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Assumptions in Theories of Leadership. The leader (trait, style, behavior, vision, charisma) . The task (from holistic to reductionism, needing discretion or direction). The led (follower) (motivations, readiness, attitudes). The organization (structural, political, moral purpose, etc. ).

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assumptions in theories of leadership
Assumptions in Theories of Leadership

The leader

(trait, style, behavior, vision, charisma)

The task

(from holistic to reductionism, needing discretion or direction)

The led (follower)

(motivations, readiness, attitudes)

The organization

(structural, political, moral purpose, etc.)

the importance of perspectives
The Importance of Perspectives
  • An Englishman visiting Rome for the first time. As he strolled through the ancient boulevards, he saw three men laboring over a patch of stone and concrete. He asked what they were doing.
  • “I’m breaking my back for a lousy 475 lira an hour.”
  • “I’m putting up bricks for a big wall.”
  • “I’m building a cathedral.”
  • Each man’s efforts were probably influenced by his perspective on the task at hand.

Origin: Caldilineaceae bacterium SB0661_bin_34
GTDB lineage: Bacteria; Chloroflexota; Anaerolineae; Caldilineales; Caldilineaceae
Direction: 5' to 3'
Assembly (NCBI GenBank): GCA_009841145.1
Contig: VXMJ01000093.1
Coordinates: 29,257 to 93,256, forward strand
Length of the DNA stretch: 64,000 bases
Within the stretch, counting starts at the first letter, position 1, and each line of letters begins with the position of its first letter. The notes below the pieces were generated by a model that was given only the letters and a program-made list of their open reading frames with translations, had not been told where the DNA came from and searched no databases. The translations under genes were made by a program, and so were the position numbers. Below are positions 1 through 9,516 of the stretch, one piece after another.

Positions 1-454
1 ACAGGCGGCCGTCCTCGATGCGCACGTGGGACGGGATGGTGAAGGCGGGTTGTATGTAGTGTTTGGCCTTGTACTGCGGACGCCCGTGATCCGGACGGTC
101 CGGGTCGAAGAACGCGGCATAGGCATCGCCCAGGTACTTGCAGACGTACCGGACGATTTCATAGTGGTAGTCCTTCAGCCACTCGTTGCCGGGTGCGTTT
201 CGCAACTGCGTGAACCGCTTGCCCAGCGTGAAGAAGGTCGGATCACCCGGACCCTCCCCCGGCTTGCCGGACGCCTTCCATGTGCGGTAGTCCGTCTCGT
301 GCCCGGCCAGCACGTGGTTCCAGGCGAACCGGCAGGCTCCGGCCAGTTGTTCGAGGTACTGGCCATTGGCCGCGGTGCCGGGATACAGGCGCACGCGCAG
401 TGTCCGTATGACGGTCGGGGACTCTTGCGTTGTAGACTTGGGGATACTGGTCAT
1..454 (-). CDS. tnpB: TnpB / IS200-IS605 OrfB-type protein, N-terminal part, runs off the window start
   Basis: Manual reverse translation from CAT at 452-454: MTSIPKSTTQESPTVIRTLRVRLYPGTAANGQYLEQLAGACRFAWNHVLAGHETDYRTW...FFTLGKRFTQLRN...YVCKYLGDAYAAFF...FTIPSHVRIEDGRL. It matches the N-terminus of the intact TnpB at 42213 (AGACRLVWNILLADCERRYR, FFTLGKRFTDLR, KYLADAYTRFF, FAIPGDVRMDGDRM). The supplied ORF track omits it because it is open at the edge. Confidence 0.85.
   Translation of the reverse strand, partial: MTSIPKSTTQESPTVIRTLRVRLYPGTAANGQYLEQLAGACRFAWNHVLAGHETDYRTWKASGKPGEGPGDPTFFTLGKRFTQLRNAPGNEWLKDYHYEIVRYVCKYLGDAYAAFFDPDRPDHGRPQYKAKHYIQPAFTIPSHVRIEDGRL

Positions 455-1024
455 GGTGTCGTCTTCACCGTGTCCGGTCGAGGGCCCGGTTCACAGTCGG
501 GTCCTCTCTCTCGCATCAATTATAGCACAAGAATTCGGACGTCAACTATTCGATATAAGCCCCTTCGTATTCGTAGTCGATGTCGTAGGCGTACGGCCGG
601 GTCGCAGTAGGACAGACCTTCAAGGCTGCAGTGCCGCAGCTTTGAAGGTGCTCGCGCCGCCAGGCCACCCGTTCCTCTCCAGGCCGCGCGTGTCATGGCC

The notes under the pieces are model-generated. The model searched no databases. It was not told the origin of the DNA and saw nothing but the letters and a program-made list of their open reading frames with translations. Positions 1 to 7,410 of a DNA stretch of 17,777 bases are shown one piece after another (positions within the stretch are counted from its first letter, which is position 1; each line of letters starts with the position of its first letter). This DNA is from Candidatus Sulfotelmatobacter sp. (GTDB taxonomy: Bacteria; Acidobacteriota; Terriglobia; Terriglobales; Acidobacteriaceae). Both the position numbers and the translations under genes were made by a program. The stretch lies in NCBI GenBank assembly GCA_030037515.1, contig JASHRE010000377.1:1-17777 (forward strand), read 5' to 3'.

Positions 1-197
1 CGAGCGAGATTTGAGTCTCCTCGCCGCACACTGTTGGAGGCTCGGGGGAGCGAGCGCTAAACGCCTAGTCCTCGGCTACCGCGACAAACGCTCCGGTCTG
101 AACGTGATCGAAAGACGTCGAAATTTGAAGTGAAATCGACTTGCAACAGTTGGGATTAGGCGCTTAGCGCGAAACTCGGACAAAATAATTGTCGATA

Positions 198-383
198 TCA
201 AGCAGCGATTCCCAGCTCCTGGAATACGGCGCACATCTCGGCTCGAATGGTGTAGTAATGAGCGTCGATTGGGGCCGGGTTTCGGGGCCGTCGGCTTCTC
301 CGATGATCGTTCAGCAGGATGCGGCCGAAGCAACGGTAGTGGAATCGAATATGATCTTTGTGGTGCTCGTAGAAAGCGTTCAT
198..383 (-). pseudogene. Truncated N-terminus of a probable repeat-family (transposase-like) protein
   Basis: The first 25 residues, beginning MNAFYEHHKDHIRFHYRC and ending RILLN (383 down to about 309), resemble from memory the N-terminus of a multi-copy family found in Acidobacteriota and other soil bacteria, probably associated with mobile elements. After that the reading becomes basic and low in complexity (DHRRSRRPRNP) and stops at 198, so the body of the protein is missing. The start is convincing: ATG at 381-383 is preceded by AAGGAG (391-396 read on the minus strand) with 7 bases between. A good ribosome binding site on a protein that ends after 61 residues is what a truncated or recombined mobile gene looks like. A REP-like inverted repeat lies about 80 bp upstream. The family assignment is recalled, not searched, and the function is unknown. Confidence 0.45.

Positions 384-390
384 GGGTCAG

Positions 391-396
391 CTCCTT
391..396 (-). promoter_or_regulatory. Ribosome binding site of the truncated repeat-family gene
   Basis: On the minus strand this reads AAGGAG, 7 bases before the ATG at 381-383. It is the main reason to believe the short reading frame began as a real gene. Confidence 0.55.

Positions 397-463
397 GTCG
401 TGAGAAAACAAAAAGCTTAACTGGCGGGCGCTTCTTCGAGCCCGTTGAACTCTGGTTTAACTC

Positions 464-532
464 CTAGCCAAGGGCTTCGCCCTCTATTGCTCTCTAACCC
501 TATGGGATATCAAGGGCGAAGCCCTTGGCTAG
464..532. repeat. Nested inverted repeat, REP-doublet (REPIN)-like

personality perspectives
Personality Perspectives
  • Personality perspectives view leadership as a function of individual person’s trait, behavior, style, cognition, affection, charisma, or other characteristics.
in propaganda north korean leader portrayed as mythic figure may 8 1977
In propaganda, North Korean leader portrayed as mythic figure May, 8 1977
  • WASHINGTON (AP)—For those armies of intelligence analysts starved for insights into the world of North Korea’s reclusive leader Kim Jong II, his loyalists have served up a literary feast of fact and fiction.
  • Kim was a “baby giant” when he was born—in a log cabin—and grew up to be an astounding shot with a gun and a master of all things military. Unpretentious, he prefers cotton blossoms to rose petals and likes wearing patched clothing.
in propaganda north korean leader portrayed as mythic figure may 8 1997
In propaganda, North Korean leader portrayed as mythic figure May, 8 1997
  • He is a heck of a writer. With more than 890 major “pieces of writing” to his credit over the past 30 years, the speed and quantity of his writing is “unparalleled in history.” One piece along contains “all the truths of the world.”
  • Even his birth was special. In a log cabin at a secret “anti-Japanese” guerrilla camp at Mount Paekdu on February 16, 1942, the cry of “baby giant” pierced the stillness. It was Kim. At the moment of his birth, the book says, the sound of ice cracking on a nearby lake resounded throughout the mountains– “as if the great fortune of Korea was gushing out from the bottom of Lake Chonji.”
history of the personality perspectives
History of the Personality Perspectives
  • Leadership and charisma
  • Leadership and personal trait
  • Leadership and attitude
  • Leadership and behavior and style
  • Leadership and charisma
  • Leadership and emotional intelligence
leadership and personal trait
leadership and personal trait
  • IQ and leadership
  • Measurement and statistics
  • .25 (Stogdill, 1974) to .49-.82 (Kenny & Zaccaro, 1983) of the variance